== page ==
Sonnet  29: When, in disgrace with fortune and men’s eyes

By William Shakespeare 1564–1616 William Shakespeare
When, in disgrace with fortune and men’s eyes,
I all alone beweep my outcast state,
And trouble deaf heaven with my bootless cries,
And look upon myself and curse my fate,
Wishing me like to one more rich in hope,
Featured like him, like him with friends possessed,
Desiring this man’s art and that man’s scope,
With what I most enjoy contented least;
Yet in these thoughts myself almost despising,
Haply I think on thee, and then my state,
(Like to the lark at break of day arising
From sullen earth) sings hymns at heaven’s gate;
       For thy sweet love remembered such wealth brings
       That then I scorn to change my state with kings.

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Poet William Shakespeare 1564–1616

POET’S REGION England

SCHOOL / PERIOD Renaissance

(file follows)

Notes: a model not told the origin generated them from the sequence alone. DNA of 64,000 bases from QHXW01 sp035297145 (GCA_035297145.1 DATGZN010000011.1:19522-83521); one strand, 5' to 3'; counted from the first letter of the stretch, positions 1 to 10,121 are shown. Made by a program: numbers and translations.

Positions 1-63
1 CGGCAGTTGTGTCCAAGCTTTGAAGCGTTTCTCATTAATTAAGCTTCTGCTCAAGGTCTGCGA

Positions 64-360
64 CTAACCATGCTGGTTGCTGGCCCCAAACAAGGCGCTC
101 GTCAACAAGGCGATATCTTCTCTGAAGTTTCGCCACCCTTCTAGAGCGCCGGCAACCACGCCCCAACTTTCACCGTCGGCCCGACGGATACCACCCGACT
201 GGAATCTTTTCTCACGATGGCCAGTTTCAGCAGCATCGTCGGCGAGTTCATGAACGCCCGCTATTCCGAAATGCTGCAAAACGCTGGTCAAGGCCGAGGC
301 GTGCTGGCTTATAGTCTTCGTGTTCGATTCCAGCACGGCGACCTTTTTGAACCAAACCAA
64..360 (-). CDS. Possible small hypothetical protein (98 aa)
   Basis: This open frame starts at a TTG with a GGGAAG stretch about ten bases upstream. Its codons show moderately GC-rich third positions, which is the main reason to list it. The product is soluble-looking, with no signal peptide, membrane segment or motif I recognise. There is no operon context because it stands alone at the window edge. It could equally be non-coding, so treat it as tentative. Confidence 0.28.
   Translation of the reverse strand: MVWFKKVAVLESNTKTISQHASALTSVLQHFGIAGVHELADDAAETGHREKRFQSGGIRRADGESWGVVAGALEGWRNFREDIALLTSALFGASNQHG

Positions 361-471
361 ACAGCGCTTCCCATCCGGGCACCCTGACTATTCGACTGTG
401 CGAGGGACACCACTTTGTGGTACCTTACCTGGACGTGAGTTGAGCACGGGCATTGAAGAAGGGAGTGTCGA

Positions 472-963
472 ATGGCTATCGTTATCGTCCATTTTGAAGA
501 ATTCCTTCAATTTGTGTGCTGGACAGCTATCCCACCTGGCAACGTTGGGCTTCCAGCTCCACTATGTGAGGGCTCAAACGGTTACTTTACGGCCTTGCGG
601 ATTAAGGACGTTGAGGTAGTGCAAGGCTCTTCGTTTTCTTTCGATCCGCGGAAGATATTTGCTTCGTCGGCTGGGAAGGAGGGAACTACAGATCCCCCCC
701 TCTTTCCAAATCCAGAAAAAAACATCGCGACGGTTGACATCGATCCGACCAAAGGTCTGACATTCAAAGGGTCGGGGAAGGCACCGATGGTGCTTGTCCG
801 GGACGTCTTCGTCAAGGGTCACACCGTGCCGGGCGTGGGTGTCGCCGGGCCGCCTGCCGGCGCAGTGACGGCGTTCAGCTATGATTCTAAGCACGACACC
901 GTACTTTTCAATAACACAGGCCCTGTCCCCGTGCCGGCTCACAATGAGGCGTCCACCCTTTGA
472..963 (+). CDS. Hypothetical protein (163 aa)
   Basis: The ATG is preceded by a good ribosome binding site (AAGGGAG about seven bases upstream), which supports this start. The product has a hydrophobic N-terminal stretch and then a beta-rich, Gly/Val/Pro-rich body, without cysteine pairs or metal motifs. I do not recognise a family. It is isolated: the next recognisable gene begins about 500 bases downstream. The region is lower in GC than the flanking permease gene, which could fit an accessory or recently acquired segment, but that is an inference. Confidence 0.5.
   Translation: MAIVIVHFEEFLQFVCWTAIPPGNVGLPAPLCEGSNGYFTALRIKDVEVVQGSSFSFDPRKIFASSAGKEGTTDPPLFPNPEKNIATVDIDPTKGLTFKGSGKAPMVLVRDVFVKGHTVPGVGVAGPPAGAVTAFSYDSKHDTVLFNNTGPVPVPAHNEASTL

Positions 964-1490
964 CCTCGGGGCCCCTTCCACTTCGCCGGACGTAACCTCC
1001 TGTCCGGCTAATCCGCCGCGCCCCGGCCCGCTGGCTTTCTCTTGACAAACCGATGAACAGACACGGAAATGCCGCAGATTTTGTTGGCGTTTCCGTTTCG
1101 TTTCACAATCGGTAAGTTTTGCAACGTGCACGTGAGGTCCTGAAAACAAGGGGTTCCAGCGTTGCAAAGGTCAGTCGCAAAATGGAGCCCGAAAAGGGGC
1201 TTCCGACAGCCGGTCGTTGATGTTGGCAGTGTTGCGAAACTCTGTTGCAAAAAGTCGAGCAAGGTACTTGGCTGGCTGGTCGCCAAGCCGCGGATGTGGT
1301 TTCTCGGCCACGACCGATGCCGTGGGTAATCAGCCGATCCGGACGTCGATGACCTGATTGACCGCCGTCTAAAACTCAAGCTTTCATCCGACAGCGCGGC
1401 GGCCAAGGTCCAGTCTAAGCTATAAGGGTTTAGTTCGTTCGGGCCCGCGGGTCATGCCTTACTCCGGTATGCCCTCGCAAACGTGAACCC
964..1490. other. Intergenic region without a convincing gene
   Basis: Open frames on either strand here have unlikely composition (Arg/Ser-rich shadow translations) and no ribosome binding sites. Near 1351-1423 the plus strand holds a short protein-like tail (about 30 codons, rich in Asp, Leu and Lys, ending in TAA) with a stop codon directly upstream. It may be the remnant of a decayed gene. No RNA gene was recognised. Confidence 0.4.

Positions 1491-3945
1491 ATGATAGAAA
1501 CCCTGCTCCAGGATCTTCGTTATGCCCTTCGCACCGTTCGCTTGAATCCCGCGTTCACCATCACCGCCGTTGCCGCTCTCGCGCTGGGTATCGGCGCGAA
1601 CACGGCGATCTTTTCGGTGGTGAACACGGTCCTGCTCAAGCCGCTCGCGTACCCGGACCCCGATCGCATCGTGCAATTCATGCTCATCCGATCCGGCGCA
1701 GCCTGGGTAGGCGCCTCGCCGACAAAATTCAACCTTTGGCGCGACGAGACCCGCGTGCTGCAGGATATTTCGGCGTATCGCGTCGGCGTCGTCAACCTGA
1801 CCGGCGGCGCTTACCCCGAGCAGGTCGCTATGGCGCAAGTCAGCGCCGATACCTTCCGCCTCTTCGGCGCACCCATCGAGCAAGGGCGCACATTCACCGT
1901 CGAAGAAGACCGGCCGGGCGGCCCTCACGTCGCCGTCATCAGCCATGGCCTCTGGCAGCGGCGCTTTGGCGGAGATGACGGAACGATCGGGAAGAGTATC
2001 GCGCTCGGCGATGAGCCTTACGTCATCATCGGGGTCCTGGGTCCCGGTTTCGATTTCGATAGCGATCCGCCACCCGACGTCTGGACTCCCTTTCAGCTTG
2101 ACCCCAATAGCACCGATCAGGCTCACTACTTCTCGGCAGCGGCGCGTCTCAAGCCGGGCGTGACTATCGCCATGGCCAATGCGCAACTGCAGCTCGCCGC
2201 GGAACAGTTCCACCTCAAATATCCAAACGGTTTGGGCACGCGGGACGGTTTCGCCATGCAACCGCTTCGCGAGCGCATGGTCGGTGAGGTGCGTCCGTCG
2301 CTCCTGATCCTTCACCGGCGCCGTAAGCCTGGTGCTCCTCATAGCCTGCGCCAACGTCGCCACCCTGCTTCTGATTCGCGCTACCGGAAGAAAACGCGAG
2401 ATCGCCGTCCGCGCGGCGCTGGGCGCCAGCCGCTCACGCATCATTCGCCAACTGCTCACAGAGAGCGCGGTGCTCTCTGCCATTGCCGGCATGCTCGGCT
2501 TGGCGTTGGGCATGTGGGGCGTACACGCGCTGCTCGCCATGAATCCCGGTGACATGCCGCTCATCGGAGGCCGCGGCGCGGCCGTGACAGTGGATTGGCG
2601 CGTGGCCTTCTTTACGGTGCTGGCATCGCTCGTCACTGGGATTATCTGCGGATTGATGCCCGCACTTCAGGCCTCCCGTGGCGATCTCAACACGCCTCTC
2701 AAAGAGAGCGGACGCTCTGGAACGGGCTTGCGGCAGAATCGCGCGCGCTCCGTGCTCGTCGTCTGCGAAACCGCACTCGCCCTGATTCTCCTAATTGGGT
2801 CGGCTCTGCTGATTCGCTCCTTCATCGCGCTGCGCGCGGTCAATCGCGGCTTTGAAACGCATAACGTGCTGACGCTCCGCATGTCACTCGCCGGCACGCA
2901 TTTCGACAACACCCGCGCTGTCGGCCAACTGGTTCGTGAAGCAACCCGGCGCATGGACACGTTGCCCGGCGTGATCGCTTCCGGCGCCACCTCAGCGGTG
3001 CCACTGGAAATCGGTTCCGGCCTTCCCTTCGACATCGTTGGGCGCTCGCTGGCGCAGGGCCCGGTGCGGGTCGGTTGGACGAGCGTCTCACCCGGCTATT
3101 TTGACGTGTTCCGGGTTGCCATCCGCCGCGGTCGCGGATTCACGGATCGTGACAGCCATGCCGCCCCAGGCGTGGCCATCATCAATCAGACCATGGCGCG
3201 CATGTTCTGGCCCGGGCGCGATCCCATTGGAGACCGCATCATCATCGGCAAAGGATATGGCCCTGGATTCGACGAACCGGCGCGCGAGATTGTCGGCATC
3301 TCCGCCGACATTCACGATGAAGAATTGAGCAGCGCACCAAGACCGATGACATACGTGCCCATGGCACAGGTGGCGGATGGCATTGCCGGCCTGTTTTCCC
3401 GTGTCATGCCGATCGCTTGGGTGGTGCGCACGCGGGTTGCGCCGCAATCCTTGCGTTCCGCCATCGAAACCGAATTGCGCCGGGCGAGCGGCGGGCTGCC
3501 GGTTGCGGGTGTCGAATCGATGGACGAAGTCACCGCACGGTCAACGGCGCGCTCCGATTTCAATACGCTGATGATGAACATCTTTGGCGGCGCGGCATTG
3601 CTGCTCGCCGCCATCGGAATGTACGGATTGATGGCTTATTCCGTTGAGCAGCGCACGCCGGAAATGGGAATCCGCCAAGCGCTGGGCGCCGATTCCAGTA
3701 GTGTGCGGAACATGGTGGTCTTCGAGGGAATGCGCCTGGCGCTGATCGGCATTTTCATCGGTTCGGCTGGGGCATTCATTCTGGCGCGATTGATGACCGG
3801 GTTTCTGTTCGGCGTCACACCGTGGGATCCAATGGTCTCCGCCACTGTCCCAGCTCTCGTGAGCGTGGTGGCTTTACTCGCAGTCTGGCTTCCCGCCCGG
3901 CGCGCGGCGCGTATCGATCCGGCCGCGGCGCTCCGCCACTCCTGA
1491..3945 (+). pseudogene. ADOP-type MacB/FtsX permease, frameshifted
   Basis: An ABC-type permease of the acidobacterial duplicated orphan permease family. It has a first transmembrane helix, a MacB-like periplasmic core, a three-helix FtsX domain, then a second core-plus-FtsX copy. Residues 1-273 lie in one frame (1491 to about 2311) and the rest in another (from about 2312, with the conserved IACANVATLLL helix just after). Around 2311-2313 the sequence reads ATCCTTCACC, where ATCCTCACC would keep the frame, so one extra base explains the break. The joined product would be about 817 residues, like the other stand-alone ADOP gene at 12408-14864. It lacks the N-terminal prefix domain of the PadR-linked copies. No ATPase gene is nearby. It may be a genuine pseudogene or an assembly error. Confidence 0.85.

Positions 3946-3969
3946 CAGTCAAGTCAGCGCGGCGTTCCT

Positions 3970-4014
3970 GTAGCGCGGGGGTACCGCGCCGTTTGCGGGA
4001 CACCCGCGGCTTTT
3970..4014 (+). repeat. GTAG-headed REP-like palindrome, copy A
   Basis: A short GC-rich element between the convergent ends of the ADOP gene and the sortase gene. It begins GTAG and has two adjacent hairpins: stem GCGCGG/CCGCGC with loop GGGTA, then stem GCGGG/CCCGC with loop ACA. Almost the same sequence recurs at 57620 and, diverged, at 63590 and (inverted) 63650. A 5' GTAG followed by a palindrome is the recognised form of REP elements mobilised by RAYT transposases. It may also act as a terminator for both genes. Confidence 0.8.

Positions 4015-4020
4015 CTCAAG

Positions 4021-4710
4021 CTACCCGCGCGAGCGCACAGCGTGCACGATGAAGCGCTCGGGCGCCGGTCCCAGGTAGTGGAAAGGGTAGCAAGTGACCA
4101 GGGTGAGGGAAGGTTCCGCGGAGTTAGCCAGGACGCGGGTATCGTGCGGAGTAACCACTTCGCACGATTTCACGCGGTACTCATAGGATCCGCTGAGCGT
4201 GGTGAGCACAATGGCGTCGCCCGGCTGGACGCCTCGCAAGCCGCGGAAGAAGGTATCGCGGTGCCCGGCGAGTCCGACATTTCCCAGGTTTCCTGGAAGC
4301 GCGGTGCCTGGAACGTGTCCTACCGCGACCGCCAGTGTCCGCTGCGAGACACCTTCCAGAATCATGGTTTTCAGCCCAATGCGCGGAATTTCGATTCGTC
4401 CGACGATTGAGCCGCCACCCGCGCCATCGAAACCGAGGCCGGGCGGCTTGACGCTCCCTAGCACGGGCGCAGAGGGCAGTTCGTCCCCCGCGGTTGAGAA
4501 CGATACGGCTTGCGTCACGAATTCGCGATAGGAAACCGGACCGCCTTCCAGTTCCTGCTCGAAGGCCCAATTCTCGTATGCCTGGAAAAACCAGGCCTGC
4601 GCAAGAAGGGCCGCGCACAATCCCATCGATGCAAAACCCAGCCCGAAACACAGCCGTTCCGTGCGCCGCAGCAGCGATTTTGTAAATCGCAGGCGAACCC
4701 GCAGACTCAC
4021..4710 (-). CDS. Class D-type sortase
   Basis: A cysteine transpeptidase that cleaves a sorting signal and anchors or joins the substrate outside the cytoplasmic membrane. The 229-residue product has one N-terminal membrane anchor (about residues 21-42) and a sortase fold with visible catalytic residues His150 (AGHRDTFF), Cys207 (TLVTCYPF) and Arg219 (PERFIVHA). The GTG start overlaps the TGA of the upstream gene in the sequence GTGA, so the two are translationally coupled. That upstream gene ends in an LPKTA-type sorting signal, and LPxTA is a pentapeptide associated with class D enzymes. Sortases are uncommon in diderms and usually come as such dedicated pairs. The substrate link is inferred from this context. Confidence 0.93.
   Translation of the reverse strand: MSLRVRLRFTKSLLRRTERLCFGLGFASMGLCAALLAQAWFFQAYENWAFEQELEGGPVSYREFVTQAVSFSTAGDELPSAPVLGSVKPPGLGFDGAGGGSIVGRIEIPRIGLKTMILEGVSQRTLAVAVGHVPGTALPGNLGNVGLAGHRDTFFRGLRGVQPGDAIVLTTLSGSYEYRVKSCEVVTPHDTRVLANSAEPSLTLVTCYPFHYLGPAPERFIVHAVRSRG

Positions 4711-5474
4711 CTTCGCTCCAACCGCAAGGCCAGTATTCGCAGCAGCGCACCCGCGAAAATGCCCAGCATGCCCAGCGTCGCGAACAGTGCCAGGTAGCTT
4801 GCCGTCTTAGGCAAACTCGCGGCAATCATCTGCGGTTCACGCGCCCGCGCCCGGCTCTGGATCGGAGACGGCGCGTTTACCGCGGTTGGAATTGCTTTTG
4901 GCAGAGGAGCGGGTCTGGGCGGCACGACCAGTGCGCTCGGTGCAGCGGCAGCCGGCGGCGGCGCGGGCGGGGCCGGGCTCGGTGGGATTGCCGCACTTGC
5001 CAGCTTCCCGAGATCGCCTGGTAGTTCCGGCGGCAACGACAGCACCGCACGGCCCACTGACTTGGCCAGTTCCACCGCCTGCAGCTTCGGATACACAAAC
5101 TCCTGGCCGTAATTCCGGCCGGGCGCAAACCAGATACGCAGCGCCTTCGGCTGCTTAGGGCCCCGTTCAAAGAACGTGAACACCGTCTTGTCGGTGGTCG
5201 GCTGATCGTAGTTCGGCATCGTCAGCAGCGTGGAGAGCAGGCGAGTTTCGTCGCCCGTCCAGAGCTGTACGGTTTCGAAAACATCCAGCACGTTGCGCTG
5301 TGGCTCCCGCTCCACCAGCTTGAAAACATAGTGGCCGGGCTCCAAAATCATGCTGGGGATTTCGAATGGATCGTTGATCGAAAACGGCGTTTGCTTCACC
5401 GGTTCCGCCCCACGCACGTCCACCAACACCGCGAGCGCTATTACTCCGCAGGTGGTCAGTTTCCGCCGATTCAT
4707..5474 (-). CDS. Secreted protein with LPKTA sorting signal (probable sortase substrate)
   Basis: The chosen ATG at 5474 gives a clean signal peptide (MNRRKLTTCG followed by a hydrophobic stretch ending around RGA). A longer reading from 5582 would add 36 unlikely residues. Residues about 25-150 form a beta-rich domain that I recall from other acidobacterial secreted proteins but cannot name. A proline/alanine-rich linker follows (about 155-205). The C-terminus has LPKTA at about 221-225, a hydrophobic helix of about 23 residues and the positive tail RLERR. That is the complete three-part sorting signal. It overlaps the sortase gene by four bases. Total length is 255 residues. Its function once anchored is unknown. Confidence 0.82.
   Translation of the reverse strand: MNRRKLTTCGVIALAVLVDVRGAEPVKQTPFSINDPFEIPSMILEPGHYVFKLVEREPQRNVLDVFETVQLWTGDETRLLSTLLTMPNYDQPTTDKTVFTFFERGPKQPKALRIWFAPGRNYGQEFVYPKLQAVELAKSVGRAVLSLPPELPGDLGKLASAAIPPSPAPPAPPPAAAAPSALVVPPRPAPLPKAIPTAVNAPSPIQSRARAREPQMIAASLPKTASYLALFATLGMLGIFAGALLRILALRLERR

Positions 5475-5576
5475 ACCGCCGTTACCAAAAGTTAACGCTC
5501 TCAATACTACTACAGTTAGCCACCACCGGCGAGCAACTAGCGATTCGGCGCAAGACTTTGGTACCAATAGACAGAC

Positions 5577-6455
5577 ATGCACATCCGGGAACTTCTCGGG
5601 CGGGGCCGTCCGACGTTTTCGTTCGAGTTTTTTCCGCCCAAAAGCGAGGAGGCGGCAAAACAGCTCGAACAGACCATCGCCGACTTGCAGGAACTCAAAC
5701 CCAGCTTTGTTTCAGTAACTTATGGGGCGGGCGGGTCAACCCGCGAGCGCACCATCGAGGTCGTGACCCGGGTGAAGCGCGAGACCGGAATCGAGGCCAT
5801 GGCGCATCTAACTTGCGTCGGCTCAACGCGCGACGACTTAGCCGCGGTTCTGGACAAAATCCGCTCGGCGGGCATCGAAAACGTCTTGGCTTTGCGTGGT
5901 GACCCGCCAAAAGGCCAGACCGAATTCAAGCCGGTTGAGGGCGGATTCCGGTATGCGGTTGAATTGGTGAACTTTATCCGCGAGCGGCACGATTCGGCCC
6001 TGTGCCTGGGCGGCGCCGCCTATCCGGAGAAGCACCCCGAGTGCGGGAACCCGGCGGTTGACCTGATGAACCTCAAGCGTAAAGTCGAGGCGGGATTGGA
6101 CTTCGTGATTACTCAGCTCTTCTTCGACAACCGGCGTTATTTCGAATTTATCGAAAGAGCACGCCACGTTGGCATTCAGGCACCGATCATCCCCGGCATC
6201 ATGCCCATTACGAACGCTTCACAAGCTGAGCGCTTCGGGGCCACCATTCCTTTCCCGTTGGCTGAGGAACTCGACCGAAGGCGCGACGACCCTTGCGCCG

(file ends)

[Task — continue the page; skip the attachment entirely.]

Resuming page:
Subjects Disappointment & Failure, Living, Love, Relationships, Romantic Love, Classic Love, Realistic & Complicated

Occasions Anniversary

Holidays Valentine's Day

Poetic Terms Sonnet

 William  Shakespeare

Biography

While William Shakespeare's reputation is based primarily on his plays, he became famous first as a poet. With the partial exception of the Sonnets (1609), quarried since the early nineteenth century for autobiographical secrets allegedly encoded in them, the nondramatic writings have traditionally been pushed to the margins of the Shakespeare industry. Yet the study of his nondramatic poetry can illuminate Shakespeare's . . .

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Poems by William Shakespeare

Poem Categorization

SUBJECT Disappointment & Failure, Living, Love, Relationships, Romantic Love, Classic Love, Realistic & Complicated

POET’S REGION England

SCHOOL / PERIOD Renaissance

Poetic Terms Sonnet

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Originally appeared in Poetry magazine.

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